Arconic, via the laser-powder-bed process, also has found success joining multiple parts into one structure printed as a single piece. A perfect example: vent tubes produced for Lockheed Martin and used on the NASA Orion space capsule. Made of Inconel 718, each tube is the size of a 1-L water bottle and originally consisted of six parts welded together in a process that took weeks. Produced via AM in only 40 hr. as one part, including screens, four tubes fly on Orion.

“Part of our job is to educate potential customers and designers, and unlock their design space to an area where they have never been,” says Larsen. “We want to open minds to a new level of design freedom.”

Freedom also arises from developing new alloy-powder blends and delivery, and Arconic has been busy in this area as well.

“The powder is our smart ink, and we can optimize how powder flows to print the best parts,” Larsen explains. “Rapidly solidifying layer by layer influences the microstructure and allows the development of new AM alloys that cannot be produced using the traditional ingot-production process.

“Resulting from such research,” he continues, “ Arconic is developing a high-temperature aluminum alloy that performs in temperatures to 450 F, almost unheard of for aluminum alloys. For example, at 450 F, 6061 aluminum has a strength of about 350 MPa, while our new powder-bed AL alloy exhibits a higher tensile strength. This opens up new part possibilities for aluminum.”

At the Arconic Technical Center, the company atomizes nickel, aluminum and titanium powders, to develop new alloys and better understand the powder-making process. The payoff: metal powders optimized with the properties needed to print better-performing parts.

Looking to Larger Parts, Too

Beyond smaller, detailed parts, Arconic employs AM to produce larger parts as well.

“We make some very large titanium and aluminum forgings, nickel discs and similar types of parts,” says Colvin. “We bring material to a controlled temperature and give it a 3D shape. These fundamentals apply to our traditional processes and the same holds true for AM.”

By mid-2015, the company was operating the Sciaky HDR AM machine at its technology center, and learning how to produce AM-optimized larger parts that meet stringent aerospace standards.

Arconic has a long history in developing new materials and processes, so we have a wealth of experience in undergoing testing, qualification and approval,” Colvin says. “Of course, the larger the part, the more places we have to check to meet all of these requirements. Our larger parts may have less detail than some of the smaller parts, but much more volume and more metal being deposited, and deposited much faster. As part size increases, there are more layers and they get longer, and every layer has an interface where we must ensure integrity. We have to ensure reliable deposition and, as we have very high performance criteria, the materials and parts must meet that criteria.”

With extensive experience in conventional processes, Arconic brings that knowledge and technology to bear in AM.

For example, Arconic retains an entire set of processes to produce low-residual-stress forgings.

“We call it Signature Stress Relief forging,” says Colvin. “Part of that involves understanding how the residual stress develops. Thermal processes and our working processes, the microstructure of alloys—all of those relate to residual stress. Residual stress also matters in AM. We can take models for traditional processes and apply them to the additive space for similarly sized parts, which puts us way ahead of the game. But we still have to verify and tweak—we have to prove the model and optimize it for the additive space. So we have a big head start but we are still working at it.”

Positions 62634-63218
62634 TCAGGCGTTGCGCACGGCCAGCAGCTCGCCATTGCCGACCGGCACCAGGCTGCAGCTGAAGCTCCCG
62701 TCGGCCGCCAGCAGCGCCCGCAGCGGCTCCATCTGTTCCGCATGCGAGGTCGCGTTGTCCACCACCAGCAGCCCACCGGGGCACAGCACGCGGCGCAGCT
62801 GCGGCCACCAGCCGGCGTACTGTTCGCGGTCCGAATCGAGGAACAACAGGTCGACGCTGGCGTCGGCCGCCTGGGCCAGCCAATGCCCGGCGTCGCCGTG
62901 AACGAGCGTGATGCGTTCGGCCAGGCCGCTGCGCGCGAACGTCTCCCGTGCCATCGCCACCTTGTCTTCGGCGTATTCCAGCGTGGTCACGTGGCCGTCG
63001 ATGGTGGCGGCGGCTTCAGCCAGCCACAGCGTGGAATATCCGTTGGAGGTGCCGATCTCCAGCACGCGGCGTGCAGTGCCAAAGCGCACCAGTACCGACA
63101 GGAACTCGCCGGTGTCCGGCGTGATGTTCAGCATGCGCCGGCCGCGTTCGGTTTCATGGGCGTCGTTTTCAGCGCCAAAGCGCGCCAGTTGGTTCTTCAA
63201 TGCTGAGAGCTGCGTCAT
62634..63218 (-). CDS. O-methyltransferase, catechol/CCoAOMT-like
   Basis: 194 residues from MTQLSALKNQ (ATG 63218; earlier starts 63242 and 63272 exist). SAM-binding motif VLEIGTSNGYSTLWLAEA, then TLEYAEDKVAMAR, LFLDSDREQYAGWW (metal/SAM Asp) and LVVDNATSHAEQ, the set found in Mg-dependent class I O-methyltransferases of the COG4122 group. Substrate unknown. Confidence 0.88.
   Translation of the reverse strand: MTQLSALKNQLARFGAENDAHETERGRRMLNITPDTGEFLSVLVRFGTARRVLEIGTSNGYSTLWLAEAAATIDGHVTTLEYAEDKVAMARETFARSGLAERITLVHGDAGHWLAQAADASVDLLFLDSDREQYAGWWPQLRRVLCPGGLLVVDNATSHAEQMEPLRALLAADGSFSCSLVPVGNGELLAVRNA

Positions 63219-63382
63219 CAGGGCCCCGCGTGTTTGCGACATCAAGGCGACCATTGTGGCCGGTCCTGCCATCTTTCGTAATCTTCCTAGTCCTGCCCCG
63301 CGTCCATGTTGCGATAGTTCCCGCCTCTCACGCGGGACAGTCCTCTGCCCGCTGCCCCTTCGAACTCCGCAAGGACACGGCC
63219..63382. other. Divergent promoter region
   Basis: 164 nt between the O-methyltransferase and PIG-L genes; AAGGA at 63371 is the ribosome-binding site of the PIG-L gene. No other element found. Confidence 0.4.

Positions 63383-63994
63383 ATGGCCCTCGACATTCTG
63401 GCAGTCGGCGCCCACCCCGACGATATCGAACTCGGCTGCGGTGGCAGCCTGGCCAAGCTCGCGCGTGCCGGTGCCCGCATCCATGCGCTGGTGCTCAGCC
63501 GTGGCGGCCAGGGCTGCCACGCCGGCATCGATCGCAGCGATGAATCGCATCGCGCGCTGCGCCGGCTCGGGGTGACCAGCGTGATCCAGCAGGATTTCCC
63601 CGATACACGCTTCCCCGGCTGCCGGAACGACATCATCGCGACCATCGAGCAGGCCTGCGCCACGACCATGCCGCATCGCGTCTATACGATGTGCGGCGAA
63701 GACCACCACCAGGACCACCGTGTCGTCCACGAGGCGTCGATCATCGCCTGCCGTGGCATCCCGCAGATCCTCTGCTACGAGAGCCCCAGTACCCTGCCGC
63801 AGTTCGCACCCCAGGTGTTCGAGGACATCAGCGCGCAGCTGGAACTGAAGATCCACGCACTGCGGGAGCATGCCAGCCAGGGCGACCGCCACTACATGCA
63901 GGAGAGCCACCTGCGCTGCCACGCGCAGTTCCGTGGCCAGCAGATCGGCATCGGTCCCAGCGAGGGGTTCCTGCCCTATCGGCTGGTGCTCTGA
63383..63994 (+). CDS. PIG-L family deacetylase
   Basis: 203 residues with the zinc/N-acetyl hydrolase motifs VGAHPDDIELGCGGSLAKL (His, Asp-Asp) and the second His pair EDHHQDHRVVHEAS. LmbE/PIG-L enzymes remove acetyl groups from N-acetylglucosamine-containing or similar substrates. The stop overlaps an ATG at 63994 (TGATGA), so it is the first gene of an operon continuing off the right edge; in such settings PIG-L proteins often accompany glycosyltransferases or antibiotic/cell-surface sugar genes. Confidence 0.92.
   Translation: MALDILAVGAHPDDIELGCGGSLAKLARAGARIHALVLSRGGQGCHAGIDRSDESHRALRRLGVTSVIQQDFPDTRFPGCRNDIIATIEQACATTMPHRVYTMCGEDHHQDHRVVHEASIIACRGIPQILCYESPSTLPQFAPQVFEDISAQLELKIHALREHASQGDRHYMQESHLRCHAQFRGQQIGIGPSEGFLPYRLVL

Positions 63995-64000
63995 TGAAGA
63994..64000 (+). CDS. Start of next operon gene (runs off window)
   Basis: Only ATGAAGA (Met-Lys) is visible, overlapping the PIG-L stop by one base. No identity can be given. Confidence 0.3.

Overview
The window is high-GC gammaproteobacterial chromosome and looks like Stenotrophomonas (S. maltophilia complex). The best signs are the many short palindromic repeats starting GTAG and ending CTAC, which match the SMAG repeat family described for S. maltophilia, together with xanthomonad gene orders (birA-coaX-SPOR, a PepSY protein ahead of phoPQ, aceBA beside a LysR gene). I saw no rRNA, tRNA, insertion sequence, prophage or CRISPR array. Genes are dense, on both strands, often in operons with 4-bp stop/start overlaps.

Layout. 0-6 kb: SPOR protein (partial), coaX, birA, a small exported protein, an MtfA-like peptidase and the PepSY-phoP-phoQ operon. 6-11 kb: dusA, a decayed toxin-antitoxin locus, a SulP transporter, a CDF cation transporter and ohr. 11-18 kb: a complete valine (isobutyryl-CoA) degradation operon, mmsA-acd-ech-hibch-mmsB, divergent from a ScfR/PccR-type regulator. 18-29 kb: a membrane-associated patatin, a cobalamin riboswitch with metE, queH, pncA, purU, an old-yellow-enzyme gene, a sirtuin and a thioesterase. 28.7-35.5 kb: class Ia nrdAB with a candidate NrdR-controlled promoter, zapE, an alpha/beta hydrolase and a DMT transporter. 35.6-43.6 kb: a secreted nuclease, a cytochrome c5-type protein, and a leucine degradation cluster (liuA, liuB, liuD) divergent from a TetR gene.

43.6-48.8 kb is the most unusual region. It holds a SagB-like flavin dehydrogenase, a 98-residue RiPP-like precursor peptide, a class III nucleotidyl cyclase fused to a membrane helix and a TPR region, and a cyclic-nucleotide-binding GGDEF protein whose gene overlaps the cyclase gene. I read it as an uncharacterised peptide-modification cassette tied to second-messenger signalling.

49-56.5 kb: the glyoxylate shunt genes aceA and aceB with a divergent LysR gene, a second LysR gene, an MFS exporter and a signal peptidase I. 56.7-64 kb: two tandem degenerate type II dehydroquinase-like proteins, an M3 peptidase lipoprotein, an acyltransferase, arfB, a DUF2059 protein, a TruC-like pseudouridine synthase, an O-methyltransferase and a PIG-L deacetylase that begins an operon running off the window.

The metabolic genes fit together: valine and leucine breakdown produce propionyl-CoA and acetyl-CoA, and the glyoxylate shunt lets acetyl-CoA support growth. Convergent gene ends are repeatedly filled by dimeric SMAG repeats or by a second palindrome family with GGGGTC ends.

Long a leader in forging, Arconic has developed its proprietary Ampliforge process, which combines AM with forging to produce large parts using fewer operations, less material and less time. With Ampliforge, Arconic creates an optimized 3D-printed preform that then undergoes final forging. Traditionally, forgers cast an ingot and that stock might be shaped into a cylinder or rectangle, then worked to create an asymmetric shape, or to introduce ribs or other features, with additional work needed to create the final forging. All of this requires multiple operations and a large amount of material shedded throughout. Preforms that closely approximate final part shape and contain required material characteristics ease the process considerably.

“We use our forging models to design the optimized preform with the shape and microstructure that we want,” Colvin explains. “Ampliforge results in fewer operations and lower material input into the finished form.”

As Arconic continues researching the economics of the AM process, the company is finding ways to employ AM as a low-cost way to produce larger parts, either through HDR or Ampliforge processes. A cooperative research agreement with Airbus is driving development on the HDR end, with the goal to produce aerospace parts to 1 m long.

Material-wise, near-term AM efforts for large parts at Arconic focus on titanium, and that is the material being researched with Airbus. Down the line, Colvin sees multi-material parts and other advances.

“Long-term,” he says, “we think that AM will open up material options, and Arconic is uniquely positioned to address that.” 3DMP

 

See also: Arconic


Reader Comments

Posted by: Ken Dodge on 4/24/2018 9:00:31 AM - URL: Arconic
Amazing: Just the idea of reduction in alloy production and elimination of revert/re-cycle operations, finishing etc. is almost inconceivable.